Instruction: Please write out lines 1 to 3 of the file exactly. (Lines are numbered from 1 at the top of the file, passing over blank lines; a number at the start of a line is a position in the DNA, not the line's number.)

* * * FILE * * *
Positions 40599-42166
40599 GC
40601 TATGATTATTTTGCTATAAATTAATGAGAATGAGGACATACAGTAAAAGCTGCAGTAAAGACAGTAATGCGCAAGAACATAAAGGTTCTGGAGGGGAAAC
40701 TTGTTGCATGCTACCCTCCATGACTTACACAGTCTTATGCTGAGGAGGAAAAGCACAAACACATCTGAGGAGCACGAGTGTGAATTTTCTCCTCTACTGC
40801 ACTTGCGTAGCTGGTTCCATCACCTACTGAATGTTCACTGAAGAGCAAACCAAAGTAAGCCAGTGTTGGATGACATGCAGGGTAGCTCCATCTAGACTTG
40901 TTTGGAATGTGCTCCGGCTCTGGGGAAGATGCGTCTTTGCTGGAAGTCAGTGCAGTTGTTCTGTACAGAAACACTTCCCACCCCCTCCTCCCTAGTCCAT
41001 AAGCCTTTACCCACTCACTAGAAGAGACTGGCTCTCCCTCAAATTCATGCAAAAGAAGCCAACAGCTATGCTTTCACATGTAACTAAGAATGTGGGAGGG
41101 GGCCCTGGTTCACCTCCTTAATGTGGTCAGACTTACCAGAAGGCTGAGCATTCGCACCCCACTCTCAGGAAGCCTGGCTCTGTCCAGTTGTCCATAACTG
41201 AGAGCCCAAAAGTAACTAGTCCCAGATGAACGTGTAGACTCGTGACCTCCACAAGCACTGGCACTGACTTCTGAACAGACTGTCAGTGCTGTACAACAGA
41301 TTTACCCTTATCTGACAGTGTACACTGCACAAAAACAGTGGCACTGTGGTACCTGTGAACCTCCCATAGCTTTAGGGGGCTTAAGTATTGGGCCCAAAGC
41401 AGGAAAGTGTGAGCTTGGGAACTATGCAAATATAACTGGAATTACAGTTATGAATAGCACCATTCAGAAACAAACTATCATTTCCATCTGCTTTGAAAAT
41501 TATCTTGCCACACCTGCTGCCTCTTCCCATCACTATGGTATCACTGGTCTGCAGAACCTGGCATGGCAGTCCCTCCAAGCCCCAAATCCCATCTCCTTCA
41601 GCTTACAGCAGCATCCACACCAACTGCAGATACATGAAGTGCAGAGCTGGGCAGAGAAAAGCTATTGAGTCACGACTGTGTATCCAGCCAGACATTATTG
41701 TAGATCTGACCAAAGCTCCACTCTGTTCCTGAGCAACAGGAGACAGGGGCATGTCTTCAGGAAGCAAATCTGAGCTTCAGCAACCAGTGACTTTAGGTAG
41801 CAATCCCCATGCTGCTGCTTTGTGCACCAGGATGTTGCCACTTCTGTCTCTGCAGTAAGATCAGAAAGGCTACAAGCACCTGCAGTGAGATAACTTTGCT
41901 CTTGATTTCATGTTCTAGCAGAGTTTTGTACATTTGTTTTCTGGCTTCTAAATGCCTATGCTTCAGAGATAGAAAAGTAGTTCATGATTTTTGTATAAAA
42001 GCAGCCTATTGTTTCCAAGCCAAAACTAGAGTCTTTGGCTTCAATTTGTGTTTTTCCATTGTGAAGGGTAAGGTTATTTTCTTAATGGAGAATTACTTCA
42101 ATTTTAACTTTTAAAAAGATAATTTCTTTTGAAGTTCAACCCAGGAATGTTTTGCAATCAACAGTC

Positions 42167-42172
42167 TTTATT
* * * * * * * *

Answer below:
Positions 40599-42166
40599 GC
40601 TATGATTATTTTGCTATAAATTAATGAGAATGAGGACATACAGTAAAAGCTGCAGTAAAGACAGTAATGCGCAAGAACATAAAGGTTCTGGAGGGGAAAC